As an Israeli, as a human being, and as the father of a young child, the past few days have been utterly heart wrenching.
The constant flood of gruesome images, personal tragedies, horror stories about decent, innocent kibbutznikim of the kind you’ve met and taken an instant liking to so many times, of their young children slaughtered—it’s really difficult to think of anything else at the moment (I know I can’t).
There have been a lot of comparisons in recent days between this and 9/11, pointing out that from the perspective of Israel’s tiny population, what occurred on October 7 is actually a much bigger event.
I’m not a fan of such comparisons, but I can’t stop thinking about how for liberal, secular, democratic Israel this is nothing short of a gut punch. A personal, debilitating gut punch that just makes you gasp for days. For anyone who cares about peace, about quiet, about human well-being, and about the future of all the parents and children of the region, this is a terribly dark and terrifying moment.
It feels dystopian to see your Facebook feed become a notice board for missing persons, calls for vengeance, pleas to free hostages written by people who know them, and detailed pogrom stories from a few days ago. The fear, the mourning, the anger, and the confusion are very palpable and very personal for everyone.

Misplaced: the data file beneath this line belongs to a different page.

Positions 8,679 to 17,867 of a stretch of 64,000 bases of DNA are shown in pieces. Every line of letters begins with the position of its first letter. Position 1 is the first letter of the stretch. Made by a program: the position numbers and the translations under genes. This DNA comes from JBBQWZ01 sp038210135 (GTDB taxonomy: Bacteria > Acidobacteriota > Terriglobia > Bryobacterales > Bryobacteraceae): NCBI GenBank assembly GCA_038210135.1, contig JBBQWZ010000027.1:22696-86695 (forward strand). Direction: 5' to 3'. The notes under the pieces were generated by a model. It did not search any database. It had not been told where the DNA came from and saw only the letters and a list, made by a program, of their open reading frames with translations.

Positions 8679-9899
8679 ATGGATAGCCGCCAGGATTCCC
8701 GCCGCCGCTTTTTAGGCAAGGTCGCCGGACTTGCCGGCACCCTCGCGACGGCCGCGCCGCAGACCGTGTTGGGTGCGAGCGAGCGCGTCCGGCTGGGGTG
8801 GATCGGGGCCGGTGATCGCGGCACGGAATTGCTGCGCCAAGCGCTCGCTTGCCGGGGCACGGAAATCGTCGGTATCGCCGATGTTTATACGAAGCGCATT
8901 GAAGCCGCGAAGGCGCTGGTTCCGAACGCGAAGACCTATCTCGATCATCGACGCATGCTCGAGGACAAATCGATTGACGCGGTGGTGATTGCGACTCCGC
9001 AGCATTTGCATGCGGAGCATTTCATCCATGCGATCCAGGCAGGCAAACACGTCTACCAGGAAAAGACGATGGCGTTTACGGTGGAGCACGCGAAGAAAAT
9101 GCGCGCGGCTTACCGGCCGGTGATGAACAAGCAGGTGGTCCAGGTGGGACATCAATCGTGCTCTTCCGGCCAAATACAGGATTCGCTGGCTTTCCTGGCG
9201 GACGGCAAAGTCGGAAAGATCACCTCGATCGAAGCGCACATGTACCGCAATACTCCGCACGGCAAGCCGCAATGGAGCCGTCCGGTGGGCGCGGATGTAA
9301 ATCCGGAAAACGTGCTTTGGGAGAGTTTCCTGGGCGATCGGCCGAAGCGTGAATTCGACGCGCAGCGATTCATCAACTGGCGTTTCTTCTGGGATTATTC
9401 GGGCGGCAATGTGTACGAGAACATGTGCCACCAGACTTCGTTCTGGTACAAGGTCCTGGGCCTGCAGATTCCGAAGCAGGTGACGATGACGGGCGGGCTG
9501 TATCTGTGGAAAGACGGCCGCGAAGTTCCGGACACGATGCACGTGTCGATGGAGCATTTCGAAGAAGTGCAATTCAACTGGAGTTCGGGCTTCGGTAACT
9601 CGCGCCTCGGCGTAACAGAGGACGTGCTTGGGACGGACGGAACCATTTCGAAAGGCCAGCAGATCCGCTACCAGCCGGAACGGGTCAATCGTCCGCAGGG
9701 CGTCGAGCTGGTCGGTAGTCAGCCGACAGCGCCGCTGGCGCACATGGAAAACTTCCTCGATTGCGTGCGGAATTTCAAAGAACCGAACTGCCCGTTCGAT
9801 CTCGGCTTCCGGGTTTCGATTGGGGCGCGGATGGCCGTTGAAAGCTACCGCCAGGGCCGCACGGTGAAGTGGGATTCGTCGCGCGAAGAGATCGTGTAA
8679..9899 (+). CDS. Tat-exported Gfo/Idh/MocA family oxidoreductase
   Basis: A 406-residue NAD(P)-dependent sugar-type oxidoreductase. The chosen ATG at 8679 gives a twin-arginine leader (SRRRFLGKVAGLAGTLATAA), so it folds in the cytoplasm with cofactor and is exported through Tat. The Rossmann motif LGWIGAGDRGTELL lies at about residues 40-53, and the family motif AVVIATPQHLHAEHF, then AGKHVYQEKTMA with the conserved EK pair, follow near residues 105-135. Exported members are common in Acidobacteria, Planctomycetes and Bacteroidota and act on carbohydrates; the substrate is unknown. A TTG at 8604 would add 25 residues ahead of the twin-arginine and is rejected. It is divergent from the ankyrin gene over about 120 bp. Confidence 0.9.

My father told me about the funeral of a long-time friend and congregation member’s son who died in combat, and I keep imagining how his father, whom I remember as a jovial, life-loving man from my childhood, must be a completely different person by now.
The unimaginable loss of life and hope for so many people just makes you cry, and the absolutely horrible tragedy facing the civilians of Gaza and their children is just getting started.
In the midst of all this madness, I’ve also been praying that our collective effort—which truly has a chance to save hundreds of children from death in suffering in the coming years and prevent tens of thousands of people from falling ill—will not be derailed. I know and understand that congregations (like the entire Jewish world) will very naturally and obviously be focused on Israel for quite a while, but I hope this does not come at the expense of preventing additional human death and suffering with the charities we support. If it does, many more parents will lose their children and that would be a tragedy.
The initiative that we’ve built together saves innocent human beings from disease and death. It prevents the funerals of children and the grief of parents. Support for truly life-saving work is something our world and our people and our souls need much more, not less, of.
I pray that our governments, our communities, and our leaders start treating human life and the wellbeing of children with the seriousness and holiness they deserve, and that we ourselves manage to persevere and save the lives we can save.